Federal Government Renews Initiatives to  Enact Law to Regulate Social Media

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Hon. Abbas Tajudeen, Speaker of House of Representatives

Federal authorities in Nigeria have renewed their efforts to regulate social media as Hon. Abbas Tajudeen, Speaker of the House of Representatives, announced on February 8, 2024, that the House will strengthen libel and cyberbullying laws, in response to insistence by his predecessor, Hon. Femi Gbajabiamila, who is now Chief of Staff of the President, that social media has become a societal menace and must be regulated.

Speaking during a press conference at the National Assembly Complex, Hon. Tajudeen said the House “intends to strengthen libel, slander, and defamation legislation in this regard”, adding that those behind the campaign are ignorant of existing laws like the Criminal Code Act, Cybercrimes (Prohibition, Prevention, etc.) Act, and the Criminal Code. He said the campaign against Hon. Gbajabiamila “points to the danger of an unfettered and unaccountable social media”.

The Speaker said: “I wish to make it categorically clear that the House has no intention to stifle free speech. Instead, our objective is to protect the dignity of individuals and the integrity of public discourse.”

“We will ensure that these laws are balanced, providing room for healthy and constructive criticism while safeguarding individuals and institutions from malicious and unfounded attacks,” he said.

He called on security agencies to work diligently and swiftly to investigate all matters that Hon. Gbajabiamila has raised in his letter to them and inform Nigerians of their findings and if not found guilty, “these agencies must fish out those responsible for the character assassination and ensure they are brought before the law.”

Hon. Gbajabiamila had same day, during the public presentation of a book titled, “Nigerian Public Discourse: The Interplay of Empirical Evidence and Hyperbole” written by a former Minister of Works and Housing, Babatunde Fashola, in Lagos, complained that social media has become a societal menace and must be regulated.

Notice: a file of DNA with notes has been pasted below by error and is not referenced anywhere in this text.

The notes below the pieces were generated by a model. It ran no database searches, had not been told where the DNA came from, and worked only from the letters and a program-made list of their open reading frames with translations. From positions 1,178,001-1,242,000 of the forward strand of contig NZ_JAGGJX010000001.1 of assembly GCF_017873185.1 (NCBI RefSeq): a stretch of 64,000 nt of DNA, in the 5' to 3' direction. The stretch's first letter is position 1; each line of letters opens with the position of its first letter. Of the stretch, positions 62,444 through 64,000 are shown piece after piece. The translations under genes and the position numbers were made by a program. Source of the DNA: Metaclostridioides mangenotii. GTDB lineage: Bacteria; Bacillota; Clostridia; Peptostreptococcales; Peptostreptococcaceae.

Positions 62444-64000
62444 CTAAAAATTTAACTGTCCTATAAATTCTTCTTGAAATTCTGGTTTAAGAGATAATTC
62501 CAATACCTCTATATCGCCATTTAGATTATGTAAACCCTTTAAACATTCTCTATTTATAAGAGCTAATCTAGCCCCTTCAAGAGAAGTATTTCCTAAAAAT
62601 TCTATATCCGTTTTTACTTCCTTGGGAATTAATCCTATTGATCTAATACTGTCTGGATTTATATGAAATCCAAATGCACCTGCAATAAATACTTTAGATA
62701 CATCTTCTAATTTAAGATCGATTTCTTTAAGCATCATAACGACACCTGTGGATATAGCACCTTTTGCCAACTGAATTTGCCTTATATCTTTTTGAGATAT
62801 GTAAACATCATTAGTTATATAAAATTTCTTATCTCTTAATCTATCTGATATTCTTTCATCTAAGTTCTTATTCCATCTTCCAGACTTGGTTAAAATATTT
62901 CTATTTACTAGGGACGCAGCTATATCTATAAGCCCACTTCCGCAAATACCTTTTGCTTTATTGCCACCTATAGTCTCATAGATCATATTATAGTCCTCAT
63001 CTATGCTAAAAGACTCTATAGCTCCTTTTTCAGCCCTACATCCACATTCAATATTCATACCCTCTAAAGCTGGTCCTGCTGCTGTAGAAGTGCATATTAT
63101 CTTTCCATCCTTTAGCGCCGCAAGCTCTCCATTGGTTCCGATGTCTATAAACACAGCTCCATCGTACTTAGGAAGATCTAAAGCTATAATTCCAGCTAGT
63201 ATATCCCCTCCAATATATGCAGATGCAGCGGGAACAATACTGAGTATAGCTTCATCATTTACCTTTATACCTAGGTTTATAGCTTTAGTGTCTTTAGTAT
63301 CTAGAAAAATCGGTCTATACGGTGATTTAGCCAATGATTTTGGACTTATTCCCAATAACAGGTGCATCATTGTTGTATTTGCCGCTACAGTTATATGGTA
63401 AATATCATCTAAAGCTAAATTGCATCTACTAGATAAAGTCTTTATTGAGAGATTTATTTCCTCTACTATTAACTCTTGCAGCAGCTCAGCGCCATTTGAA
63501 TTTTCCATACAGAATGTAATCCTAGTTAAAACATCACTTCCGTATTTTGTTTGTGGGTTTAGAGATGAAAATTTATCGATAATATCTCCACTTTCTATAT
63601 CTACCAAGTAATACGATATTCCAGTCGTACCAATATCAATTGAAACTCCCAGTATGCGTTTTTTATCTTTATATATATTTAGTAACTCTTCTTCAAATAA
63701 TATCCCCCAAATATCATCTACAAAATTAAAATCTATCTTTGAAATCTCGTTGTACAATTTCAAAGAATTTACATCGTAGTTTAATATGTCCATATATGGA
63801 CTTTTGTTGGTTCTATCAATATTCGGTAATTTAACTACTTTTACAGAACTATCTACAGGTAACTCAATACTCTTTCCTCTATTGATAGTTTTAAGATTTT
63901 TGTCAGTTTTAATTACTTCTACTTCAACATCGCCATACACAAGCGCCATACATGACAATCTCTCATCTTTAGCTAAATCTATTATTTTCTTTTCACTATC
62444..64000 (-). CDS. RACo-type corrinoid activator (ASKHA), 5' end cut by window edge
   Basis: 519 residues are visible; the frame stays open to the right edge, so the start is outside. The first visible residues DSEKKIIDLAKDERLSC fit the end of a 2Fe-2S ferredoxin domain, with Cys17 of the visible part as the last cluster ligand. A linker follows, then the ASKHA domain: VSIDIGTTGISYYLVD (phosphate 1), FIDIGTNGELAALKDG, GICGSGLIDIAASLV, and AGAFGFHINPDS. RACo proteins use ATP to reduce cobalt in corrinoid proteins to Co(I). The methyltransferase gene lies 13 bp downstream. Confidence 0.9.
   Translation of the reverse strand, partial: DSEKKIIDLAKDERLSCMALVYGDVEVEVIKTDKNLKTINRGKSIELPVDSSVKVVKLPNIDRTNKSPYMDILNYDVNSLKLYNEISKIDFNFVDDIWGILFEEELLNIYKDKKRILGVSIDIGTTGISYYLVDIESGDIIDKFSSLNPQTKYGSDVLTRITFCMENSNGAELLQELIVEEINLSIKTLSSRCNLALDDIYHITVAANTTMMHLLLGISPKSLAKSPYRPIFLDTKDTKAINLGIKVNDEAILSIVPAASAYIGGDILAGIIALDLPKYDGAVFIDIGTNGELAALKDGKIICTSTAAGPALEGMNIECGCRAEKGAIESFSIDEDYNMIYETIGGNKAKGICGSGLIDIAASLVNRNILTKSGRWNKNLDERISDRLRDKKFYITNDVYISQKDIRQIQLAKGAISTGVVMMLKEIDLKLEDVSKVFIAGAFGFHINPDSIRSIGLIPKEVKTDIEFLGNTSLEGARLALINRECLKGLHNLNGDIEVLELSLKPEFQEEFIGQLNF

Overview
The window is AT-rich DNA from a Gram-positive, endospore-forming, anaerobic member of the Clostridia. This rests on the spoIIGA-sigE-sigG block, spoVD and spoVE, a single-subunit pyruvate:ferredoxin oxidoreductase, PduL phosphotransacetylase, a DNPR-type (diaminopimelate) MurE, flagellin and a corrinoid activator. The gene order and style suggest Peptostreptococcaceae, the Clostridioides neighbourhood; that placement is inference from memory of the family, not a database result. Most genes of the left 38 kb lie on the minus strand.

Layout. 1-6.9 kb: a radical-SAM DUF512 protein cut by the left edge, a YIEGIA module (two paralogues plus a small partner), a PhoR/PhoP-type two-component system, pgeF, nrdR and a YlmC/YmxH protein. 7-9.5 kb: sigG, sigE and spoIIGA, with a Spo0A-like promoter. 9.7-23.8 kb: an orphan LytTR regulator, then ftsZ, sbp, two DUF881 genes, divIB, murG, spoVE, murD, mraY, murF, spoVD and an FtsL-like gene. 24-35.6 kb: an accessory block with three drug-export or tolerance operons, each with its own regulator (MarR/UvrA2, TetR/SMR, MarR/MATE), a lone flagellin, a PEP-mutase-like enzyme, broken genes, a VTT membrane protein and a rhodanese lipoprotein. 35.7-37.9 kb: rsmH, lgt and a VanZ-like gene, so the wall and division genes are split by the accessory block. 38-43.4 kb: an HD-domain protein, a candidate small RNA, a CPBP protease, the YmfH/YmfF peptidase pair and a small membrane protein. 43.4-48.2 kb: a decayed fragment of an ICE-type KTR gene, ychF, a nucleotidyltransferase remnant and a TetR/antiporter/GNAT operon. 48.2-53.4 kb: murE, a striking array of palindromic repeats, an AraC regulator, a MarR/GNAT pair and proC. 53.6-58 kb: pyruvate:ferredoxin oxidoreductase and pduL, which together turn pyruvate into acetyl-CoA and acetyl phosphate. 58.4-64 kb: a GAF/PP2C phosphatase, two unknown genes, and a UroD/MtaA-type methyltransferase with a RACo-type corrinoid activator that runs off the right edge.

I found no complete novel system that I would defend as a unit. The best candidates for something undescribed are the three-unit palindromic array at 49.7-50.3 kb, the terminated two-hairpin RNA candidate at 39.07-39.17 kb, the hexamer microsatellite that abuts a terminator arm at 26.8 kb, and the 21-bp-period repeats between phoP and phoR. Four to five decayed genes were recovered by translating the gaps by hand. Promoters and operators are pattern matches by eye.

Representing President Bola Tinubu at the event, Hon. Gbajabiamila said in his preamble that although social media has the potential to reach millions around the world, it “poses great danger, not just to the society, but even unintended consequences to the individual who is at the receiving end, including security of life.”

He disclosed that as Speaker of the House, he attempted to make a law that will regulate social media but was vigorously resisted by civil society.

He said: “The social media has become a societal menace and must be regulated. As many people do not understand that once the send button is hit, there is a potential to reach millions of people around the world which is capable of causing a great danger not just in the society but even unintended consequences to the individuals that are receiving information which may include security of life.”

The statement noted that Tinubu maintained that his administration has an obligation to engage in evidence-based discussion and data-reliant decision-making, hence, the need for accurate data that would be used for better policy formulation and execution.

“As citizens become more interested in governance, it is the government’s obligation to ensure that engagement with citizens springs with shared agreement on what the truth is, what is real and what is not,” Gbajabiamila said.